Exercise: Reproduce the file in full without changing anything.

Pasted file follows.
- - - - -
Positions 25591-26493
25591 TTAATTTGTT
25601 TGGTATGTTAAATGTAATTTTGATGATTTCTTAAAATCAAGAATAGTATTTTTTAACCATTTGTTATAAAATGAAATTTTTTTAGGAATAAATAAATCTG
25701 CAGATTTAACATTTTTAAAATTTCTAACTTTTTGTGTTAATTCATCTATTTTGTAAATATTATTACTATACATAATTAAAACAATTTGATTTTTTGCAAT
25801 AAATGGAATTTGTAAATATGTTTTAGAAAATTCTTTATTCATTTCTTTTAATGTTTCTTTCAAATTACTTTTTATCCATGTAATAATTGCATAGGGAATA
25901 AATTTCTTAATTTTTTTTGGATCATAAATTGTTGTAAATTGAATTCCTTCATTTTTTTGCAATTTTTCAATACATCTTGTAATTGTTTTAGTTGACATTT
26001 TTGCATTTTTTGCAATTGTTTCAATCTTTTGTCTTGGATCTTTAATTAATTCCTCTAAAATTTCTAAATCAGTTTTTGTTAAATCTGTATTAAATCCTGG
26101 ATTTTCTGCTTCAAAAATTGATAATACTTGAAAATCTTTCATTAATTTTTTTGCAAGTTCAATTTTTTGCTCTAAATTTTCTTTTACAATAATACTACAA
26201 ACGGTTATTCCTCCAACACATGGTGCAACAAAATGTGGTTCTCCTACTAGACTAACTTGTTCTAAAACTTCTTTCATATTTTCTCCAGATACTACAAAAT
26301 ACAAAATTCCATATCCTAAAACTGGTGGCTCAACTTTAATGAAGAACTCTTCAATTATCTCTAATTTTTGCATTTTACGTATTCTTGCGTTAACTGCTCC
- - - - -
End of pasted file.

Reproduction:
Positions 25591-26493
25591 TTAATTTGTT
25601 TGGTATGTTAAATGTAATTTTGATGATTTCTTAAAATCAAGAATAGTATTTTTTAACCATTTGTTATAAAATGAAATTTTTTTAGGAATAAATAAATCTG
25701 CAGATTTAACATTTTTAAAATTTCTAACTTTTTGTGTTAATTCATCTATTTTGTAAATATTATTACTATACATAATTAAAACAATTTGATTTTTTGCAAT
25801 AAATGGAATTTGTAAATATGTTTTAGAAAATTCTTTATTCATTTCTTTTAATGTTTCTTTCAAATTACTTTTTATCCATGTAATAATTGCATAGGGAATA
25901 AATTTCTTAATTTTTTTTGGATCATAAATTGTTGTAAATTGAATTCCTTCATTTTTTTGCAATTTTTCAATACATCTTGTAATTGTTTTAGTTGACATTT
26001 TTGCATTTTTTGCAATTGTTTCAATCTTTTGTCTTGGATCTTTAATTAATTCCTCTAAAATTTCTAAATCAGTTTTTGTTAAATCTGTATTAAATCCTGG
26101 ATTTTCTGCTTCAAAAATTGATAATACTTGAAAATCTTTCATTAATTTTTTTGCAAGTTCAATTTTTTGCTCTAAATTTTCTTTTACAATAATACTACAA
26201 ACGGTTATTCCTCCAACACATGGTGCAACAAAATGTGGTTCTCCTACTAGACTAACTTGTTCTAAAACTTCTTTCATATTTTCTCCAGATACTACAAAAT
26301 ACAAAATTCCATATCCTAAAACTGGTGGCTCAACTTTAATGAAGAACTCTTCAATTATCTCTAATTTTTGCATTTTACGTATTCTTGCGTTAACTGCTCC